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Dopaminergic modulation of entorhinal cortex function

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Dopaminergic modulation of entorhinal cortex function

Caruana, Douglas A (2008) Dopaminergic modulation of entorhinal cortex function. PhD thesis, Concordia University.

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Abstract

The neurotransmitter dopamine has been shown to play an important role in the mnemonic functions of the prefrontal cortex, but it is unclear how dopamine may affect sensory and mnemonic processing in the entorhinal cortex. Midbrain dopamine neurons project to the superficial layers of the lateral entorhinal cortex and may modulate olfactory inputs that also terminate in this area. In awake rats, increasing extracellular dopamine levels in the entorhinal cortex with a selective dopamine reuptake inhibitor facilitated basal synaptic transmission in piriform cortex inputs to layer II. Experiments in slices of the entorhinal cortex maintained in vitro demonstrated concentration-dependent, bidirectional effects of dopamine on synaptic responses; a low 10 oM concentration of dopamine enhanced synaptic responses and higher concentrations of 50 and 100 oM dopamine suppressed responses. The facilitation of responses was dependent on activation of D 1 receptors and the suppression was dependent on D 2 receptors. Intracellular recordings of mixed and isolated synaptic responses demonstrated that the dopaminergic suppression is mediated by a D 2 receptor-dependent reduction in glutamate release and a D 1 -dependent drop in cellular input resistance. The drop in input resistance was mediated by a D 1 receptor-dependent K + conductance. In additional experiments, patterned stimulation of the piriform cortex that induces persistent changes in synaptic strength in the entorhinal cortex was used to assess the effects of dopamine on mechanisms of synaptic plasticity in awake rats. Long-term potentiation and depression were successfully induced in control animals, but the same stimulation protocols failed to alter synaptic function in animals treated with a dopamine reuptake inhibitor. The effects of depleting dopamine in the entorhinal cortex on olfactory memory were also assessed using an olfactory non-match-to-sample task. Rats with 6-OHDA lesions of the entorhinal cortex made more errors and took nearly twice as long to reacquire criterion performance relative to control animals during post-surgical retraining. However, once criterion performance was re-attained, the behavior of lesioned animals was indistinguishable from controls on a version of the task involving longer delay periods. These findings point to multiple mechanisms through which exposure to different concentrations of dopamine may modulate sensory and mnemonic processing by modulating synaptic transmission within the lateral entorhinal cortex.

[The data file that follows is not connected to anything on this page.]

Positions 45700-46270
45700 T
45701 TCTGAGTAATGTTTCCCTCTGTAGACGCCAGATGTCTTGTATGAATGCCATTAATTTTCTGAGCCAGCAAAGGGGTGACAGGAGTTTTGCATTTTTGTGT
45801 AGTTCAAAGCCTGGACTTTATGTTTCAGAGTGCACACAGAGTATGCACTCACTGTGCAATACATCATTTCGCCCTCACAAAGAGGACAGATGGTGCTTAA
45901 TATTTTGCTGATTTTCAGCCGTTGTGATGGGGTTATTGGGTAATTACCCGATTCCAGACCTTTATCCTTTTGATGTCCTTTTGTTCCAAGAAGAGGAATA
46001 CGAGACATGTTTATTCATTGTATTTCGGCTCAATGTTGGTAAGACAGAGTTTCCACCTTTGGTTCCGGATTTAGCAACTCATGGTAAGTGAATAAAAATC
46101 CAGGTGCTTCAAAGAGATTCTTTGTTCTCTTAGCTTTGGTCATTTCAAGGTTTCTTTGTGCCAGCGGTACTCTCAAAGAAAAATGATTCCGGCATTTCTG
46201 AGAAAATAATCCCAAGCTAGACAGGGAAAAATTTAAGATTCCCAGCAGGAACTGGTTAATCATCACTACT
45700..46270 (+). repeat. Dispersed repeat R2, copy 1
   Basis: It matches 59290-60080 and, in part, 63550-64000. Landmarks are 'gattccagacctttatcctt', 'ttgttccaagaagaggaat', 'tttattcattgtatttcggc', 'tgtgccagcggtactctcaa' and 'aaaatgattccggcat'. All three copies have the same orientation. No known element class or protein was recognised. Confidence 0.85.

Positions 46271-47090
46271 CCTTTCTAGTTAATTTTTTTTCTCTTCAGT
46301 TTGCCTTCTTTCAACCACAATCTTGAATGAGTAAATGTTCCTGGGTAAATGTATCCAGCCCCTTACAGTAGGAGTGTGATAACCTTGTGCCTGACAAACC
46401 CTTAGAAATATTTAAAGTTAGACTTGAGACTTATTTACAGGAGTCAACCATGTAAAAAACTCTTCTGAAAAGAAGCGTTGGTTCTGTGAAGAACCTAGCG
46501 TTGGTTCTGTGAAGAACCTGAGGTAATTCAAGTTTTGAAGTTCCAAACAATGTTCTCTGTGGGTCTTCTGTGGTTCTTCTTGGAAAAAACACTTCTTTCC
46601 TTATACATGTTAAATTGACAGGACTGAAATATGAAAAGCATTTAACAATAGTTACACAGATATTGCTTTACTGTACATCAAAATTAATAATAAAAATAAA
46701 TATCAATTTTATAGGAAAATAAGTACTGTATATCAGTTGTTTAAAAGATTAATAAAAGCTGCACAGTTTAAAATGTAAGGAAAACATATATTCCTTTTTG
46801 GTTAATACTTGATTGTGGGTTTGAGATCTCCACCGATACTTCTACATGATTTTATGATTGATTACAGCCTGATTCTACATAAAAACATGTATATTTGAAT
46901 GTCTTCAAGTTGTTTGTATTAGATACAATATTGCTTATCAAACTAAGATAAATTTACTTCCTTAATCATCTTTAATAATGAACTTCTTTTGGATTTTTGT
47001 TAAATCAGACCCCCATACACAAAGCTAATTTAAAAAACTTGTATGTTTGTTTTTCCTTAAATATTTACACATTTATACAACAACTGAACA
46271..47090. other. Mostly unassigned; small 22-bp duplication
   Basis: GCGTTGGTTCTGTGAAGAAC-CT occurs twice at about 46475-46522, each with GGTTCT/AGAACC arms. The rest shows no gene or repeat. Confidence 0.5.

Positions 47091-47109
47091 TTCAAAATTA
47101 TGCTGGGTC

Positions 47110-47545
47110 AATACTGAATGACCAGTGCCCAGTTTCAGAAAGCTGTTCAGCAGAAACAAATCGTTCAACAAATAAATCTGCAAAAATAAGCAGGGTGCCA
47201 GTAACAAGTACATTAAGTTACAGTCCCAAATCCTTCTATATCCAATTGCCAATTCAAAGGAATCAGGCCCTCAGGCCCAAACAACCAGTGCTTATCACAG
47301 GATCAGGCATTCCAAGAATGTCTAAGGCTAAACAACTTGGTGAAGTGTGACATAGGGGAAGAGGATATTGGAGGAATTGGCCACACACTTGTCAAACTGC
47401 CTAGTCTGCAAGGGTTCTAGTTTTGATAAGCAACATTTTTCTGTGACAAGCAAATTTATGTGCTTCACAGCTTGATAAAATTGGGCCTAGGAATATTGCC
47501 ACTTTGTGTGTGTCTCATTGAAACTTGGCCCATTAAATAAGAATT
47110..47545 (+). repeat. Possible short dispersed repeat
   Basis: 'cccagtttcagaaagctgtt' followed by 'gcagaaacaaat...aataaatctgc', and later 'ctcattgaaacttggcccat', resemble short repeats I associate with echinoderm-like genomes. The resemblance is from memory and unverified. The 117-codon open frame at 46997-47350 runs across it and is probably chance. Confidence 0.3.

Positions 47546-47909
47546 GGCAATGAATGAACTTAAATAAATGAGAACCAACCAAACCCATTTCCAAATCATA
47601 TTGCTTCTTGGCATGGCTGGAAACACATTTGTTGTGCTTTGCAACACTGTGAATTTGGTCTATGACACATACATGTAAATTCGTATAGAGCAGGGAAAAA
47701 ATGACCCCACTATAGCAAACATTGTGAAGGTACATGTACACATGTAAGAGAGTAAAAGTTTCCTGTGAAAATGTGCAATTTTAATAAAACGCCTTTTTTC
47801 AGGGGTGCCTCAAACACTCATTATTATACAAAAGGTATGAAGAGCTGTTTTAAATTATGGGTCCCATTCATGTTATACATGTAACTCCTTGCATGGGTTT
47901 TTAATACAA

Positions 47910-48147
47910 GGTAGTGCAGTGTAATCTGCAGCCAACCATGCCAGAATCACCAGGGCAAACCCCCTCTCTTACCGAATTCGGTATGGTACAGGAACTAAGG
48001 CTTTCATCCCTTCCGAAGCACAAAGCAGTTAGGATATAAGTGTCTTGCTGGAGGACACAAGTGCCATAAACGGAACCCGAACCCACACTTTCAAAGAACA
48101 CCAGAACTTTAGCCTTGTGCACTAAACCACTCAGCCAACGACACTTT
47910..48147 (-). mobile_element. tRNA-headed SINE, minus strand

Divisions:Concordia University > Faculty of Arts and Science > Psychology
Item Type:Thesis (PhD)
Authors:Caruana, Douglas A
Pagination:xiii, 245 leaves : ill. ; 29 cm.
Institution:Concordia University
Degree Name:Ph. D.
Program:Psychology
Date:2008
Thesis Supervisor(s):Chapman, Andrew
ID Code:975605
Deposited By: Concordia University Library
Deposited On:22 Jan 2013 16:11
Last Modified:18 Jan 2018 17:40
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